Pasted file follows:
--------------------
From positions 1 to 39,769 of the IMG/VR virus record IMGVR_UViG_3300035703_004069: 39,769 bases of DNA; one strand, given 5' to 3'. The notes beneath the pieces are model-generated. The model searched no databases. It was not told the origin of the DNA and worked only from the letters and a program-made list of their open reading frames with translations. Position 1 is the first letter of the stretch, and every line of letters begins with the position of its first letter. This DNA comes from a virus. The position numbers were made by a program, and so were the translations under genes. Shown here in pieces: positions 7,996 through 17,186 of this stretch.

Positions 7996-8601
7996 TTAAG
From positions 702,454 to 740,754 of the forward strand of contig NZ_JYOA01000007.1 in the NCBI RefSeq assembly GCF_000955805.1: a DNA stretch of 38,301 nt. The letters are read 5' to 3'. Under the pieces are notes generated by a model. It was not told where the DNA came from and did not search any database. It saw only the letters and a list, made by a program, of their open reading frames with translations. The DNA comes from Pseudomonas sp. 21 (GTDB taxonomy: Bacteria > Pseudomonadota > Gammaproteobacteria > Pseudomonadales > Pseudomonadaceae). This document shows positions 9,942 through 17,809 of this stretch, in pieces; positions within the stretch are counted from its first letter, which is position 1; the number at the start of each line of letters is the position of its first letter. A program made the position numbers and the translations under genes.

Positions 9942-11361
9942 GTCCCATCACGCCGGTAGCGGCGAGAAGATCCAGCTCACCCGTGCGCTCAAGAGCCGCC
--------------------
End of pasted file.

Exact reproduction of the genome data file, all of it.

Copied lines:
From positions 1 to 39,769 of the IMG/VR virus record IMGVR_UViG_3300035703_004069: 39,769 bases of DNA; one strand, given 5' to 3'. The notes beneath the pieces are model-generated. The model searched no databases. It was not told the origin of the DNA and worked only from the letters and a program-made list of their open reading frames with translations. Position 1 is the first letter of the stretch, and every line of letters begins with the position of its first letter. This DNA comes from a virus. The position numbers were made by a program, and so were the translations under genes. Shown here in pieces: positions 7,996 through 17,186 of this stretch.

Positions 7996-8601
7996 TTAAG
From positions 702,454 to 740,754 of the forward strand of contig NZ_JYOA01000007.1 in the NCBI RefSeq assembly GCF_000955805.1: a DNA stretch of 38,301 nt. The letters are read 5' to 3'. Under the pieces are notes generated by a model. It was not told where the DNA came from and did not search any database. It saw only the letters and a list, made by a program, of their open reading frames with translations. The DNA comes from Pseudomonas sp. 21 (GTDB taxonomy: Bacteria > Pseudomonadota > Gammaproteobacteria > Pseudomonadales > Pseudomonadaceae). This document shows positions 9,942 through 17,809 of this stretch, in pieces; positions within the stretch are counted from its first letter, which is position 1; the number at the start of each line of letters is the position of its first letter. A program made the position numbers and the translations under genes.

Positions 9942-11361
9942 GTCCCATCACGCCGGTAGCGGCGAGAAGATCCAGCTCACCCGTGCGCTCAAGAGCCGCC